Apple: 1 million iPhones sold

The slick and much-lusted-after phone hits the mark much faster than the iPod, and Steve Jobs is looking forward to many happy holiday returns.

Jon Skillings Editorial director
A born browser of dictionaries and a lifelong New Englander, Jon Skillings is director of copy editing at CNET. He honed his language skills as a US Army linguist (Polish and German) before diving into editing tech publications back when the web was just getting under way. He writes occasionally, on topics from GPS to James Bond.
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Jon Skillings
2 min read

It seems like only yesterday that Apple had sold its first 270,000 iPhones--not a bad tally for just a little bit more than the first day on the market.


Monday morning, a little more than two months after the much-lusted-after gadget went on sale, Apple said in a brief press release that it had sold its 1 millionth iPhone.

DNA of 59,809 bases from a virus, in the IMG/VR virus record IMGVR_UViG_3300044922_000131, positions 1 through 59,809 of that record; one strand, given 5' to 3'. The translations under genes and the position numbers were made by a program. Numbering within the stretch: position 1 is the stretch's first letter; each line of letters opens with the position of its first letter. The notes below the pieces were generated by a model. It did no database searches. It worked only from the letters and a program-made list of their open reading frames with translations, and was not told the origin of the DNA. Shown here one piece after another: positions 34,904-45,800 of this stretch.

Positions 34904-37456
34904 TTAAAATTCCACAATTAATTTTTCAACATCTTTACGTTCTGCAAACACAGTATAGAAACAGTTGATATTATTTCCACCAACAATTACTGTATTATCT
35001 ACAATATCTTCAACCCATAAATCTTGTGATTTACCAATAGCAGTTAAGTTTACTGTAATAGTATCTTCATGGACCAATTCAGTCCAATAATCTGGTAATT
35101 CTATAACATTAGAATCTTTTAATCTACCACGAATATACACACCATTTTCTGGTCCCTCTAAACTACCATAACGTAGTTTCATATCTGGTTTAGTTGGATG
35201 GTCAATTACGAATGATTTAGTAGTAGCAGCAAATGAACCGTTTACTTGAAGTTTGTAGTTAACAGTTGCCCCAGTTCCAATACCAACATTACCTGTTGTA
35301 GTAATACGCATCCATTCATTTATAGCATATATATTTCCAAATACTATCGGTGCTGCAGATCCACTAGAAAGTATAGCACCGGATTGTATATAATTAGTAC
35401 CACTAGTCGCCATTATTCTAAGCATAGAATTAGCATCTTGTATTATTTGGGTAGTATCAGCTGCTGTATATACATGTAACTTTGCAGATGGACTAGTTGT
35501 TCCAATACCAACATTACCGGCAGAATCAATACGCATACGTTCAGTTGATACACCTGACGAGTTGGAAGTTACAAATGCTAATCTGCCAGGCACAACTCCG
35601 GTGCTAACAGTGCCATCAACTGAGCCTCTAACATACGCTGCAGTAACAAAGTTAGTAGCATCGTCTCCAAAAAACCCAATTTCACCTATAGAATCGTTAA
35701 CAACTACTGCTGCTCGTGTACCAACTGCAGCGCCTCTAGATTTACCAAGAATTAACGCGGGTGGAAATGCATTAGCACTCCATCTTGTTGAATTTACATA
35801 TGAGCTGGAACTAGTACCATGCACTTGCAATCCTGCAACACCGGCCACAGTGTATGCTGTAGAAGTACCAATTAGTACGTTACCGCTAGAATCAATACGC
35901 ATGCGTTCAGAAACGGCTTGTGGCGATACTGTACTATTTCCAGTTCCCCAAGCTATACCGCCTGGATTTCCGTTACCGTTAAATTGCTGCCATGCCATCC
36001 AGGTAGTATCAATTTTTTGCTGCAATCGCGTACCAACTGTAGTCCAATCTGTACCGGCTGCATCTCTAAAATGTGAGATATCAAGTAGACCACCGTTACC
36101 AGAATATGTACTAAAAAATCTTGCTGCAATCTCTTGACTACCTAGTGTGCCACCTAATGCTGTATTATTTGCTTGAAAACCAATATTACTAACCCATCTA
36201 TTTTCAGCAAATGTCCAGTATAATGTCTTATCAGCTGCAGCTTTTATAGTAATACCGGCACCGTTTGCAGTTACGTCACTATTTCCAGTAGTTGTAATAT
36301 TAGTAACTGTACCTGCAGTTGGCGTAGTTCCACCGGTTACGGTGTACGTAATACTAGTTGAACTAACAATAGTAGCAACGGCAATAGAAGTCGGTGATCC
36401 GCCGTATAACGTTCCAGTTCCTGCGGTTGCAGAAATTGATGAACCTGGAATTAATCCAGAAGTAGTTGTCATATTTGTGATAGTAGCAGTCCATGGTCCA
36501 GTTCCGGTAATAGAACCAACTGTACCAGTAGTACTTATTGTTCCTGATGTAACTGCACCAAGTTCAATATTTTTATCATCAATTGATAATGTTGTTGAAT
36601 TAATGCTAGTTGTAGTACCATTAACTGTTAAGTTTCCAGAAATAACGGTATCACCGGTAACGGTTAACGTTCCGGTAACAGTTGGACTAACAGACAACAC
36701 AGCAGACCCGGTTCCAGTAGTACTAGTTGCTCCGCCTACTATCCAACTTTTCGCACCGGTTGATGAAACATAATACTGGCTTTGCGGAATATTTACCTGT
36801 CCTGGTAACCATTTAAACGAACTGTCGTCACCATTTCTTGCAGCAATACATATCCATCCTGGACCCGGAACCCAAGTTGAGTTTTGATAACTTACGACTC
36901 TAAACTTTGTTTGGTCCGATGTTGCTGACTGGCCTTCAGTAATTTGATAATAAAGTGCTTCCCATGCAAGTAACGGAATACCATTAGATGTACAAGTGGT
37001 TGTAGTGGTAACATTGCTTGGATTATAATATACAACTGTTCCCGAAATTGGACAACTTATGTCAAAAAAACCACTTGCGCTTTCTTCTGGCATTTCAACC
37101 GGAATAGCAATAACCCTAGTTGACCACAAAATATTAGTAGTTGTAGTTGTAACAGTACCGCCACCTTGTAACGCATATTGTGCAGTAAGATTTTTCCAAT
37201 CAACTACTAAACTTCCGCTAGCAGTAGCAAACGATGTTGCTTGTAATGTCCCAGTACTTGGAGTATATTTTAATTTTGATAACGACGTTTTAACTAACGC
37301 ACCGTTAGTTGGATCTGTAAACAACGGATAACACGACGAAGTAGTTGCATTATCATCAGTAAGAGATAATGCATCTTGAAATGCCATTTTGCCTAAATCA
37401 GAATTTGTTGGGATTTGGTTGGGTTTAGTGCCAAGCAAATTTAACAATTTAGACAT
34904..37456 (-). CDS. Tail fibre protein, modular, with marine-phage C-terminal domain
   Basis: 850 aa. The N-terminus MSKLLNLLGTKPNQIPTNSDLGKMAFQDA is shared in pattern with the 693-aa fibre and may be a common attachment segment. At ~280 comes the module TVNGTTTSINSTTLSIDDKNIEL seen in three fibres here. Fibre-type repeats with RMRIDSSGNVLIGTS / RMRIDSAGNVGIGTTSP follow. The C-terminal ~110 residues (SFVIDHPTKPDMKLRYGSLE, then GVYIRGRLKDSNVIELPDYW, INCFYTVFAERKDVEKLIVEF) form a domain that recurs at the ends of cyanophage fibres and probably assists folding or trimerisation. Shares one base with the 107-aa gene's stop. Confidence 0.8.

"One million iPhones in 74 days," Apple CEO Steve Jobs exulted in a press release. "It took almost two years to achieve this milestone with iPod."

Last week, Jobs unveiled the new iPod Touch, which mimics the look and behavior of the iPhone. He also ran into a buzzsaw of criticism by cutting the price of the iPhone by $200 so soon after long lines of early adopters plopped down a big chunk of change to be the first on the block with the gadget.

The price cut--the 8GB model now costs $399--is intended to boost sales of the iPhone during the upcoming holiday sales season. Two days after announcing the new pricing, Jobs offered an apology to the first wave of buyers, along with a $100 store credit.

"We can't wait to get this revolutionary product into the hands of even more customers this holiday season," Jobs said in Monday's press release.

Just how many hands the iPhone actually is in at this point is a little unclear, Apple's ballyhooing of 1 million sold notwithstanding. If Apple sold 270,000 or so in the waning hours of June, as it claimed, and then 220,000 in July, as market research iSuppli reported last week, that's 490,000 units. Which means the company would have needed a sales surge of more than a half-million iPhones in the six weeks or so since August 1.